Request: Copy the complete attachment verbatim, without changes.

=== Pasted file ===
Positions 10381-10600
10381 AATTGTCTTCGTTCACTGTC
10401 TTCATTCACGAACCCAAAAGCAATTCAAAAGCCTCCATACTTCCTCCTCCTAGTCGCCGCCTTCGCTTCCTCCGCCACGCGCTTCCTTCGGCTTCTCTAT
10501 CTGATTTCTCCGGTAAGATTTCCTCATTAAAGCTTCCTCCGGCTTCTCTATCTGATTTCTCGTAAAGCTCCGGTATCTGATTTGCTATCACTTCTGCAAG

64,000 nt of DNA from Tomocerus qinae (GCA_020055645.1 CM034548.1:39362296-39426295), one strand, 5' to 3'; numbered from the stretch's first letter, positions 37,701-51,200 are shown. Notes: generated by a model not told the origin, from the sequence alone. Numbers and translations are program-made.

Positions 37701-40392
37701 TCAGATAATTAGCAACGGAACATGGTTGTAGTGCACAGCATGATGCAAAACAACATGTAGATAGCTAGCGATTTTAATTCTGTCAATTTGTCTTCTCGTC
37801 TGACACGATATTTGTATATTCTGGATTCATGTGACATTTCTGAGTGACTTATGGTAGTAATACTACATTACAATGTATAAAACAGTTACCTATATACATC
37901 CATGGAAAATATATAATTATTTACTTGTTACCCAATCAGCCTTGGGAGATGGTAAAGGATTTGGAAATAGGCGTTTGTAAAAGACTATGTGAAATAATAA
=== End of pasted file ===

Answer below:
Positions 10381-10600
10381 AATTGTCTTCGTTCACTGTC
10401 TTCATTCACGAACCCAAAAGCAATTCAAAAGCCTCCATACTTCCTCCTCCTAGTCGCCGCCTTCGCTTCCTCCGCCACGCGCTTCCTTCGGCTTCTCTAT
10501 CTGATTTCTCCGGTAAGATTTCCTCATTAAAGCTTCCTCCGGCTTCTCTATCTGATTTCTCGTAAAGCTCCGGTATCTGATTTGCTATCACTTCTGCAAG

64,000 nt of DNA from Tomocerus qinae (GCA_020055645.1 CM034548.1:39362296-39426295), one strand, 5' to 3'; numbered from the stretch's first letter, positions 37,701-51,200 are shown. Notes: generated by a model not told the origin, from the sequence alone. Numbers and translations are program-made.

Positions 37701-40392
37701 TCAGATAATTAGCAACGGAACATGGTTGTAGTGCACAGCATGATGCAAAACAACATGTAGATAGCTAGCGATTTTAATTCTGTCAATTTGTCTTCTCGTC
37801 TGACACGATATTTGTATATTCTGGATTCATGTGACATTTCTGAGTGACTTATGGTAGTAATACTACATTACAATGTATAAAACAGTTACCTATATACATC
37901 CATGGAAAATATATAATTATTTACTTGTTACCCAATCAGCCTTGGGAGATGGTAAAGGATTTGGAAATAGGCGTTTGTAAAAGACTATGTGAAATAATAA